Tag: Edmund Pettus Bridge

Selma “Foot Soldiers” from 1965 Civil Rights Marches Receive The Congressional Gold Medal

Aided by Father James Robinson, Mrs. Coretta Scott King, widow of Dr. Martin Luther King, Jr., center, and John Lewis of the Voter Education Project, a crowd estimated by police at 5,000, march across the Edmund Pettus Bridge from Selma, Alabama Saturday, March 8, 1975. The march commemorated the decade since the violent struggle for voting rights began in 1965 with “Bloody Sunday” at the bridge as police tried to stop a march to Montgomery. (AP Photo)
Aided by Father James Robinson, Mrs. Coretta Scott King, widow of Dr. Martin Luther King, Jr., center, and John Lewis of the Voter Education Project, a crowd estimated by police at 5,000, march across the Edmund Pettus Bridge from Selma, Alabama Saturday, March 8, 1965. The march commemorated the decade since the violent struggle for voting rights began in 1965 with “Bloody Sunday” at the bridge as police tried to stop a march to Montgomery. (AP Photo)

article via newsone.com

On Wednesday, Congressional leaders honored the “Foot Soldiers” of the Selma to Montgomery Marches in 1965 with the nation’s highest civilian award, the Congressional Gold Medal.

Anecdotally, Paul Ryan – Speaker of the House of Representatives, who also spoke during the ceremony and praised the foot soldiers for their part in the passage of the Voting Rights Act of 1965 – will not act on a bill to restore the Voting Rights Act that was essentially gutted by the Supreme Court nearly two years ago.

The ceremony, held in the U.S. Capitol’s Emancipation Hall, featured speeches by Sen. Cory Booker (D-NJ), Rep. John Lewis (D-GA), and Rev. Frederick D. Reese, the former president of the Dallas County Voters League.

Thursday morning, Congresswoman Terri Sewell (D-AL), who introduced the bill to honor the foot soldiers; Charles Mauldin, former president of the Student Movement; and Joyce O’Neal, a member of the Student Movement, joined Roland Martin on NewsOne Now to discuss the award.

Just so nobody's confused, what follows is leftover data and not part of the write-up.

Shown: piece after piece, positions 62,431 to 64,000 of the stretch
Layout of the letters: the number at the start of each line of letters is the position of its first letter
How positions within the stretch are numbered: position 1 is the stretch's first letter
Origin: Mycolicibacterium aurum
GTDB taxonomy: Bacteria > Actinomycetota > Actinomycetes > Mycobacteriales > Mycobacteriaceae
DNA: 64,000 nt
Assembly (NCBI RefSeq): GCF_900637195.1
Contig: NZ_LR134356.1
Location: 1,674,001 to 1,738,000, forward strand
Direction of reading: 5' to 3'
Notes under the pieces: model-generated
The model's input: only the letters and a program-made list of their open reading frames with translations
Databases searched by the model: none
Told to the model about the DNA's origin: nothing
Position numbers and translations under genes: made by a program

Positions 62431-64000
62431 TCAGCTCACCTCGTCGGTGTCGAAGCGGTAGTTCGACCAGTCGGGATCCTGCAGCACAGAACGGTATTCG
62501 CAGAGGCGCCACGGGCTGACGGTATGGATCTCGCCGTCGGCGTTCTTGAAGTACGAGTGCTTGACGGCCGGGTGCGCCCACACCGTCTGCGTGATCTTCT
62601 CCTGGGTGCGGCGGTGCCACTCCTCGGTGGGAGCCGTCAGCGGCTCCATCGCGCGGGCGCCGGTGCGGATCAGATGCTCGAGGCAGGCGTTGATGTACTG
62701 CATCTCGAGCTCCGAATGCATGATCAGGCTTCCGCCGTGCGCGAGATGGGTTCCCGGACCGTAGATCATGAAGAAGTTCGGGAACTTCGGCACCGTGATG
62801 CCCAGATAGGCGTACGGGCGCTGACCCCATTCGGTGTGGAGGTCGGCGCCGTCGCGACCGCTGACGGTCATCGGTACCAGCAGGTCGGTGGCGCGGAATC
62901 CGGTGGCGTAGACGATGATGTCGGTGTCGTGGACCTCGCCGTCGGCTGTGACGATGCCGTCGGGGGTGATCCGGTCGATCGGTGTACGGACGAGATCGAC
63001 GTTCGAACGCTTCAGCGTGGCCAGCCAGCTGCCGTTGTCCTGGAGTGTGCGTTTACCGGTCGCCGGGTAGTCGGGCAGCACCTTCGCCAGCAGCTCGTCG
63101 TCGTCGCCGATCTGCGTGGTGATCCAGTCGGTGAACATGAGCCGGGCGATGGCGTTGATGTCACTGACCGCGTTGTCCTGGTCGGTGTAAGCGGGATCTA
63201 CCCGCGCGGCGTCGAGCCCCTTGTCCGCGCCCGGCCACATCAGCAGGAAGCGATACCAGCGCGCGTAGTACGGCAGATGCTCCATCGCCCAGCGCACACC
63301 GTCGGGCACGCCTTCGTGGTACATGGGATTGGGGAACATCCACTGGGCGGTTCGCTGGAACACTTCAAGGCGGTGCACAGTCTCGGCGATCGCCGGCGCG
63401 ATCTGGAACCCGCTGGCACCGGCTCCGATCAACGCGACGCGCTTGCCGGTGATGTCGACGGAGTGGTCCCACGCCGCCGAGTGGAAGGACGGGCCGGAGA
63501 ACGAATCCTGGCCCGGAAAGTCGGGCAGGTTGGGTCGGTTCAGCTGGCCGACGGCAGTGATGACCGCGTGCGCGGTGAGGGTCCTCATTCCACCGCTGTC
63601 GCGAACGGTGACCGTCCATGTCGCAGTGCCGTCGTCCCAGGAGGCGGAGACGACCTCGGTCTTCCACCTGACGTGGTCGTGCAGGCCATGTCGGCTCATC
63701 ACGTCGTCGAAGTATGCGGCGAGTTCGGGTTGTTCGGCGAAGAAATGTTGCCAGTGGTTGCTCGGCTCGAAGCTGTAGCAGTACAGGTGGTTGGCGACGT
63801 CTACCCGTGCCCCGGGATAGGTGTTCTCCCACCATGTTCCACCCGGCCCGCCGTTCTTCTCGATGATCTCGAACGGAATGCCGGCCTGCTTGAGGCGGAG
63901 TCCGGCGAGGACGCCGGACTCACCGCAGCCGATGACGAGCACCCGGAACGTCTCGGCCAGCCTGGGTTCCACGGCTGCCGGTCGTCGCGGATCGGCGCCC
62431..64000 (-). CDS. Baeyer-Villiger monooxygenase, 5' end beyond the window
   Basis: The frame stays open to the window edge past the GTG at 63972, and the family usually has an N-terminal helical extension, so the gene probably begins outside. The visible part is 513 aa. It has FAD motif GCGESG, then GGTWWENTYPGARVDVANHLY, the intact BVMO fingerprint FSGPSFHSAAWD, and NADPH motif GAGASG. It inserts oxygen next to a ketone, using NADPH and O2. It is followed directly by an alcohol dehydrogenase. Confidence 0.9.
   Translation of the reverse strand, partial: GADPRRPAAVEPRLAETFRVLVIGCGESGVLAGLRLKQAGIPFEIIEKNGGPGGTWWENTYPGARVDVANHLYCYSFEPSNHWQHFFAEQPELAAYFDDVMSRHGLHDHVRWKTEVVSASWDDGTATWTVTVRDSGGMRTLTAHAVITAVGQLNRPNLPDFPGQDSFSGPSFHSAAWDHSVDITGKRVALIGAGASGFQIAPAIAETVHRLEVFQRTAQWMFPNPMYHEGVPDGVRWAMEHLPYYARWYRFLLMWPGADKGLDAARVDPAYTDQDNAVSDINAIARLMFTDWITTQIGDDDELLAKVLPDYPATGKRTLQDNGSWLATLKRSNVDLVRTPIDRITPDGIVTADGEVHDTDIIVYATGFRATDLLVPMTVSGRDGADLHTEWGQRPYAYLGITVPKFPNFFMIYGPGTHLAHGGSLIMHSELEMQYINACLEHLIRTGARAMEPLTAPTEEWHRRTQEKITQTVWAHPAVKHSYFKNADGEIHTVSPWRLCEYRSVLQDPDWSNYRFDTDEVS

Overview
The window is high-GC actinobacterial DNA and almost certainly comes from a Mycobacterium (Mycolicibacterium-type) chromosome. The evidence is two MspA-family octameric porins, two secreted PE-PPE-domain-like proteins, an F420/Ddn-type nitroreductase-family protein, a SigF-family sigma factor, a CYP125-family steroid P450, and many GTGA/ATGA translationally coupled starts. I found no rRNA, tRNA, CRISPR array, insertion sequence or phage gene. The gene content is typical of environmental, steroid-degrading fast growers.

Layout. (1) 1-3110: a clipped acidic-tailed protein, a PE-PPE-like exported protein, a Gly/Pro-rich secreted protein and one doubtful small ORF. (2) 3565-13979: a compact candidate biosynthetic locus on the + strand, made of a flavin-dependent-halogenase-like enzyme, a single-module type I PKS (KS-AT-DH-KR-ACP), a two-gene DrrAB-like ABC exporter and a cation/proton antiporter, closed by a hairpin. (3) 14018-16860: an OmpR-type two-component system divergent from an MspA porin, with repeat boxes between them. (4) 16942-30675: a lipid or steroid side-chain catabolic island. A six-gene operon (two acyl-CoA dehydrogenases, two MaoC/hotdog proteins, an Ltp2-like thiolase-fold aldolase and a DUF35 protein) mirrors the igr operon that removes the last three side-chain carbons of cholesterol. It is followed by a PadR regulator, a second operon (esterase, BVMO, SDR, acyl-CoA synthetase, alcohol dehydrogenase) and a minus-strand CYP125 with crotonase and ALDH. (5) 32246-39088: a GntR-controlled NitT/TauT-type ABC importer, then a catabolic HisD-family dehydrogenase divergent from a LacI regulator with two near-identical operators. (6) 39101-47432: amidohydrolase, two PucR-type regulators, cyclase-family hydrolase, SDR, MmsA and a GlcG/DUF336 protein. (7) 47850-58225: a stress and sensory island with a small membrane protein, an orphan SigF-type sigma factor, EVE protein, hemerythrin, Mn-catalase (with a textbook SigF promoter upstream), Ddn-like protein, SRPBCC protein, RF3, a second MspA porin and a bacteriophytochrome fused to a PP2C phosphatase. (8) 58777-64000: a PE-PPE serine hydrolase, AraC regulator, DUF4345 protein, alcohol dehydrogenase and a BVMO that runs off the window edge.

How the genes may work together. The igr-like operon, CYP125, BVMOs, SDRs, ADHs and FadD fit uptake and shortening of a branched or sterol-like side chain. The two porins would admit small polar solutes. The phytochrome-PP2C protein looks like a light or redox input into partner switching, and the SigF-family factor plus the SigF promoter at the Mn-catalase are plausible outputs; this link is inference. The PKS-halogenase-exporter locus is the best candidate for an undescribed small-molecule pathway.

Rep. Sewell told Martin, “Yesterday was about making sure this nation’s history is righting a wrong, they (the foot soldiers) should be given all of the credit [for] forcing this nation to live up to its ideals of equality and justice for all.”

Congresswoman Sewell continued, “I think it’s up to us, this generation and future generations, to continue the fight,”because there is so much more needed to be done to “strengthen the Voting Rights Act.”

In reflecting on yesterday’s ceremony, Mauldin thanked Congresswoman Sewell for introducing the bill and said, “This is probably the first time in about 51 years in my being involved in things that we’ve gotten recognition” from government officials.

He added, “We are certainly invited to the protests to demonstrate, but seldomly invited to the celebration. This is the first time that people like us have been invited to the celebration.”

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NAACP Begins 860-Mile Justice March From Selma to Washington D.C.

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On November 29, 2014 in Ferguson, Mo., members of the NAACP and their supporters began the first day of Journey for Justice, seven-day 120-mile march from the Canfield Green apartments where Michael Brown was killed to the Governor’s mansion in Jefferson City, Mo. (SCOTT OLSON/GETTY IMAGES)

NAACP leaders on Saturday kicked off a 40-day “Journey for Justice” march across the South, beginning with a rally in Selma, Ala., a city that played a pivotal role in the the 1960s civil rights movement, according to The Associated Press.

The goal of the march is to “call attention to the issue of racial injustice in modern America,” the report says. The trek will span across eastern seaboard states before ending in Washington, D.C., on Sept. 15.

The event began on the Edmund Pettus Bridge, where peaceful marchers were attacked by police in 1965 spurring the passage of the Voting Rights Act, which was signed into law 50 years ago this week. In November, the group led a march from Ferguson, Mo., to Jefferson City, Mo., in protest after Darren Wilson, a white police officer, was not indicted in the death of Michael Brown, an unarmed black teen.